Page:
France 0-1 Spain – Xavi inspires the World Champions to an impressive victory in Paris.

Starting XI’s

Didier Deschamps moved France back to a 4-3-3 with Yohan Cabaye coming in for Olivier Giroud and also made two changes to his back four, replacing Gael Clichy and Mamadou Sakho with Patrice Evra and Laurent Koscielny.

football formations

Vicente Del Bosque, who had Xavi announced fit before the game, chose Nacho Monreal at left back in place of the injured Jordi Alba and not surprisingly welcomed back Xabi Alonso alongside Sergio Busquets in central midfield, a partnership that did not start together in either draws against France and Finland in this group.

football formations


  • This was a very good football match. Unlike the past two encounters between these sides (the QF in Euro 2012 and the 1-1 draw in October) this game was not one-sided but the best team still won.
  • Spain weren’t back to their best but played a game very similar to many they have won during the success in the last five years. At the heart of many of those wins has been Xavi and arguably the greatest footballer the country has ever produced was at his best in this game.
  • France’s system worked. They played a very narrow midfield three and Blaise Matuidi and Paul Pogba took in turns to press with Yohan Cabaye but they were still undone by the brains and precision of passing from Xavi and his Spanish team-mates. It is difficult to criticize the position deployed by the French trio yet the visitors were still able to get in behind them and create chances via the space they found.
  • Both Xavi, who blazed over the bar inside five minutes, and Xabi Alonso, who then fed Xavi for another chance soon after, did very well to get in behind the trio early and as the game wore on France naturally got deeper but still had no answer for Spain’s movement.
  • The biggest talking point in the first half came around a collision in the box between Pedro and Hugo Lloris. Andres Iniesta played a wonderful ball over the top and Pedro got in between the defence and ran in one-on-one with the ourushing ‘keeper. The Spanish winger then put the ball around Lloris before clattering into him. At first it looked like a stonewall penalty, and a red card, but upon reflection it appeared Pedro went down a little early before contact. Was it a foul? Maybe. Do you see them given more than not? Yes. However, that doesn’t mean referee Viktor Kassai got it wrong. We must be aware in situations like this of the rules. It is far too easy for a referee to say the player went down was fouled, there’s a red card and a penalty but for such a monumental game-changing decision the referee at the time HAS to be sure he was fouled. He judged he wasn’t and I think he got it right.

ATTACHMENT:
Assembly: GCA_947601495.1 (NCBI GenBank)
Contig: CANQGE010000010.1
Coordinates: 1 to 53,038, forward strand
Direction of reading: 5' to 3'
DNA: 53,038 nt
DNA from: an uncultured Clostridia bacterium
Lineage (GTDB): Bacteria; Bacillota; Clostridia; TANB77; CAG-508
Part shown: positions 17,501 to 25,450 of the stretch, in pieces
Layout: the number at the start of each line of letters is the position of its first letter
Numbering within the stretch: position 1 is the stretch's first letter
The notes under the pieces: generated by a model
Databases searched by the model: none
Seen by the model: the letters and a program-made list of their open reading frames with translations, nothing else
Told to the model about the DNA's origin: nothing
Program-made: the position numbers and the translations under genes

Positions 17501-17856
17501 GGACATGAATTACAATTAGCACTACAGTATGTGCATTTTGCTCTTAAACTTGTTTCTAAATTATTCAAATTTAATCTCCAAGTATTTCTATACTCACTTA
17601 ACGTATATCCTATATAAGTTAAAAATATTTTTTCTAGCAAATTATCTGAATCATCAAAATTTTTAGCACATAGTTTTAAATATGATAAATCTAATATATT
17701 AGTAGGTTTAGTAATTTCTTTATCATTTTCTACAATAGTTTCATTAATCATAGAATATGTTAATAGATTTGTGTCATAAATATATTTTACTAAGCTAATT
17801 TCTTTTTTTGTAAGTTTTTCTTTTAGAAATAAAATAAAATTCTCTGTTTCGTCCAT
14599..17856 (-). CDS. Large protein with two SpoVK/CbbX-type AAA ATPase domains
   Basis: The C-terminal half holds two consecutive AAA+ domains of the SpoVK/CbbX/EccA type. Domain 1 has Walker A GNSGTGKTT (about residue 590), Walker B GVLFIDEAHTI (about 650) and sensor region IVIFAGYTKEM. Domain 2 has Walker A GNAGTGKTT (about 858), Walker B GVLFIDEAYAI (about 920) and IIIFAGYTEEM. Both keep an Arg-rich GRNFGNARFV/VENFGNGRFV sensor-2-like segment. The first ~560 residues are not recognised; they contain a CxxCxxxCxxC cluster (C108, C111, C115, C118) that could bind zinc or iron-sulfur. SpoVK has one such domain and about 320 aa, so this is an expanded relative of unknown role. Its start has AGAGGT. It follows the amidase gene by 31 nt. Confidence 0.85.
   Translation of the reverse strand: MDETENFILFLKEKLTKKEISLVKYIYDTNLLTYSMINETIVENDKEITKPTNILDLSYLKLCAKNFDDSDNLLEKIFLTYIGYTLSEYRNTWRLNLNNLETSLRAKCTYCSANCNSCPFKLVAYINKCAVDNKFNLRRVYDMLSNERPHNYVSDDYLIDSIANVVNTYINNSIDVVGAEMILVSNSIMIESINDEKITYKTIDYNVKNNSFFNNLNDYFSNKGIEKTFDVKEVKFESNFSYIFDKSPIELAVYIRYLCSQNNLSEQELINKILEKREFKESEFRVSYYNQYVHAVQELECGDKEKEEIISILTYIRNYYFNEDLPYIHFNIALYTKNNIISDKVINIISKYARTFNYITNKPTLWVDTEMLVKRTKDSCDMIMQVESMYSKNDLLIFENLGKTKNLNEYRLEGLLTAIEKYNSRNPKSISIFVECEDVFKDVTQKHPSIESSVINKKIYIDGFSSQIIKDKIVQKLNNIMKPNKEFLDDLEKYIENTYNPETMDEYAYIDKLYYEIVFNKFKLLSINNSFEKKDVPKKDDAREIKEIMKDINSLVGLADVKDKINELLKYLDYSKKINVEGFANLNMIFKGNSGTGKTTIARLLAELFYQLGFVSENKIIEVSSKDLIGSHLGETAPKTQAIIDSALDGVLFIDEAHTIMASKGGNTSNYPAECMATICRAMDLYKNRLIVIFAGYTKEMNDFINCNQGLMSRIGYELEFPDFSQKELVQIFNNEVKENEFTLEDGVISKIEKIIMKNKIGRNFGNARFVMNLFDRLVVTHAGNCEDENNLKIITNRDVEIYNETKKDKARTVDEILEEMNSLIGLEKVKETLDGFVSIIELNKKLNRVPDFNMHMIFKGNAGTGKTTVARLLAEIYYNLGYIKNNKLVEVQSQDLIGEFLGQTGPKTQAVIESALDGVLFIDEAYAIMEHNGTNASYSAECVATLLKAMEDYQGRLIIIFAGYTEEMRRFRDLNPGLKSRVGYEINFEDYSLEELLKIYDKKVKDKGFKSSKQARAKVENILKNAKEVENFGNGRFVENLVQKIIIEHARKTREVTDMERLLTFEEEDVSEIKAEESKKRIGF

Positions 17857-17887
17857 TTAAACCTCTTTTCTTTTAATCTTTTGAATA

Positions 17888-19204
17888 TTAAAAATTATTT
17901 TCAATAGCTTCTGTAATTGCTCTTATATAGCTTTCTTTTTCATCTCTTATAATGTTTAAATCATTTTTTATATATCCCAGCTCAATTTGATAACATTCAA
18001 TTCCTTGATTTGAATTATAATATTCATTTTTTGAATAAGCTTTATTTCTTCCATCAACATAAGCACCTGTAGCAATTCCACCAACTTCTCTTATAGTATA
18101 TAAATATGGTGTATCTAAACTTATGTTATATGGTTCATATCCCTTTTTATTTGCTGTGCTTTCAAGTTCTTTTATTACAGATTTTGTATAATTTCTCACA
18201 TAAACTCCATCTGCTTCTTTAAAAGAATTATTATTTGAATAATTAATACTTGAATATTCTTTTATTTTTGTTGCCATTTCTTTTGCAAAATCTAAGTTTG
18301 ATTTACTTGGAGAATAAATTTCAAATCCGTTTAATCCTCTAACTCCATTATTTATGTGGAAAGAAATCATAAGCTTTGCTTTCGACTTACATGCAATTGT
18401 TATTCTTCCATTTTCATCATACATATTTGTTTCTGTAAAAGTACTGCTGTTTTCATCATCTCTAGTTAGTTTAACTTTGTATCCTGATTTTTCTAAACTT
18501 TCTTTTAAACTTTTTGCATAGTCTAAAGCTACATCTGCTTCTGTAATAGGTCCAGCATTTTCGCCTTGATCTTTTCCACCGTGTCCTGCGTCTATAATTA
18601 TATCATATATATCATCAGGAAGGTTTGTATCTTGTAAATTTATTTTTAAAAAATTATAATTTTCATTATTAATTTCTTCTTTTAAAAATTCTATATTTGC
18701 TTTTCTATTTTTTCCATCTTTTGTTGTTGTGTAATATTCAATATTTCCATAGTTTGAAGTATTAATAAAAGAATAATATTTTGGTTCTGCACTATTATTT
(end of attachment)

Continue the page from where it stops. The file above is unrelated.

• It would not be Pedro’s only decisive moment as the winger got the game’s only goal just before the hour when Monreal got the better of Christophe Jallet before sending an inviting cross in that Pedro just wanted to get on the end of. It was a scrappy finish but the desire he showed to get there before Patrice Evra was impressive.
  • Five minutes later, Pedro, now playing centre forward with Jesus Navas on for the quiet David Villa, should have made it 2-0 when he shot over from a cross by Navas.
  • France did have their own chances to score but you get the feeling that when Spain give them a chance they still remain in control, unless it is from a set-piece. This remains Spain’s biggest weakness and both Raphael Varane and Evra came very close to scoring from corners in the second half. Both plays said a lot about Victor Valdes. The first one saw him rush off his line like a lunatic, exposing his goal, while the second saw him produce a brilliant palm stop against the Manchester United left back.
  • Other chances came for the home side, usually created by the impressive Mathieu Valbuena who reveled cutting inside a lot to create openings, something you can afford to do against Spain playing on that side as Iniesta does the same and you don’t have to stay wide to stick to your defensive responsibilities.
  • Pogba had a good game in midfield but spoiled it with two high tackles in a minute inside the last 15 minutes, getting his marching orders by the ref. France does not need anymore undisciplined midfielders but it should be said he more than looked the part until that moment.
  • For Spain the three points take them back to where they will feel they belong. At the top of Group I. They can book their tickets to Brazil 2014 now as group winners. Three wins in their next three games – Finland(a), Belarus(h), Georgia(h) – will just make it a formality. Del Bosque will be delighted they passed such a stiff test and won yet another close game against top opposition.
  • France are used to qualifying for tournaments through the playoffs and will now have to get used that possibility again. Lots of positives came out of this for Deschamps but one major worry continues to be the form and play of Karim Benzema, who was jeered off when substituted late in this game.  He should no longer be an automatic name in the starting XI.